THUNDER BAY – The City of Thunder Bay is lifting a state of emergency months after it was declared during the peak of a COVID-19 crisis that hit the city’s homeless and incarcerated populations particularly hard.
Mayor Bill Mauro declared the state of emergency, the city's second in response to the pandemic, on Feb. 2, shortly before the Thunder Bay District Health Unit officially declared a COVID-19 outbreak among the city's homeless and precariously housed community.
The city announced Tuesday he had officially rescinded that state of emergency the day before, after consulting with the city’s Emergency Response Team.
“A second emergency was declared to help us address the significant and unsustainable strain on our local health and social services as a result of COVID-19 outbreaks in the city’s vulnerable population,” he said, noting outbreaks had since been substantially controlled, and the strain on local health services eased.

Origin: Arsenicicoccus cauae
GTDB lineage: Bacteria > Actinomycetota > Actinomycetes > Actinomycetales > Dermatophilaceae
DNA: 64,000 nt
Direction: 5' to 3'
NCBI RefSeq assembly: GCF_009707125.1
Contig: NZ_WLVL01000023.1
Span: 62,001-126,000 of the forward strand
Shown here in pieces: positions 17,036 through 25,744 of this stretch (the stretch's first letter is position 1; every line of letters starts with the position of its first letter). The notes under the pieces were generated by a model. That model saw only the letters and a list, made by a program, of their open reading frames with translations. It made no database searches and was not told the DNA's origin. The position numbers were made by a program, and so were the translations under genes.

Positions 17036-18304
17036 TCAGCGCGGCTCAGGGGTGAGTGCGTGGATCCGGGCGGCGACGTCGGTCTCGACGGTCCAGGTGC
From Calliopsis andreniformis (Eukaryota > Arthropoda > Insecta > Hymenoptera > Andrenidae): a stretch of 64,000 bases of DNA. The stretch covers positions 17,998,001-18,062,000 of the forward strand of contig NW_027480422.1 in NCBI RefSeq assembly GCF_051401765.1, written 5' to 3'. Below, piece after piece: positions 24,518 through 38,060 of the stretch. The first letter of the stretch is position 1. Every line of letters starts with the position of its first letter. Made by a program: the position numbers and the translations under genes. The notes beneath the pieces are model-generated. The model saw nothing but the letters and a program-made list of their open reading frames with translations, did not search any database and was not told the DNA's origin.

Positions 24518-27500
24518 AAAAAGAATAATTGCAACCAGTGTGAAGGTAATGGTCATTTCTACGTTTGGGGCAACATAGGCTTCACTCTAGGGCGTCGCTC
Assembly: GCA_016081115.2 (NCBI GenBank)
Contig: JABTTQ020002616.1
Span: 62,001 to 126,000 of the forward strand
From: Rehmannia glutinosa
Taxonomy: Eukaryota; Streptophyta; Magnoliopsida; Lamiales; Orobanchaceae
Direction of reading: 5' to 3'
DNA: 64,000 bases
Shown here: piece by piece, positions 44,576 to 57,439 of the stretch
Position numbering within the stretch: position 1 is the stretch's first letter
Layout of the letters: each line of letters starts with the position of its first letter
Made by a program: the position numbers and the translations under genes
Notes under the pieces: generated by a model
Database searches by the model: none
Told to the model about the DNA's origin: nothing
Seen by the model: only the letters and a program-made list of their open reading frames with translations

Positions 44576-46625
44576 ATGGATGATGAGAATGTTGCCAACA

He requested immediate assistance from the province to provide isolation supports to what the city called vulnerable populations.
The province ultimately granted around $2.4 million through the Thunder Bay District Social Services Board to fund isolation shelters and other supports for vulnerable populations impacted by COVID-19.
The first state of emergency for the City of Thunder Bay, which still stands, was declared in April 2020 in response to the initial threat of COVID-19.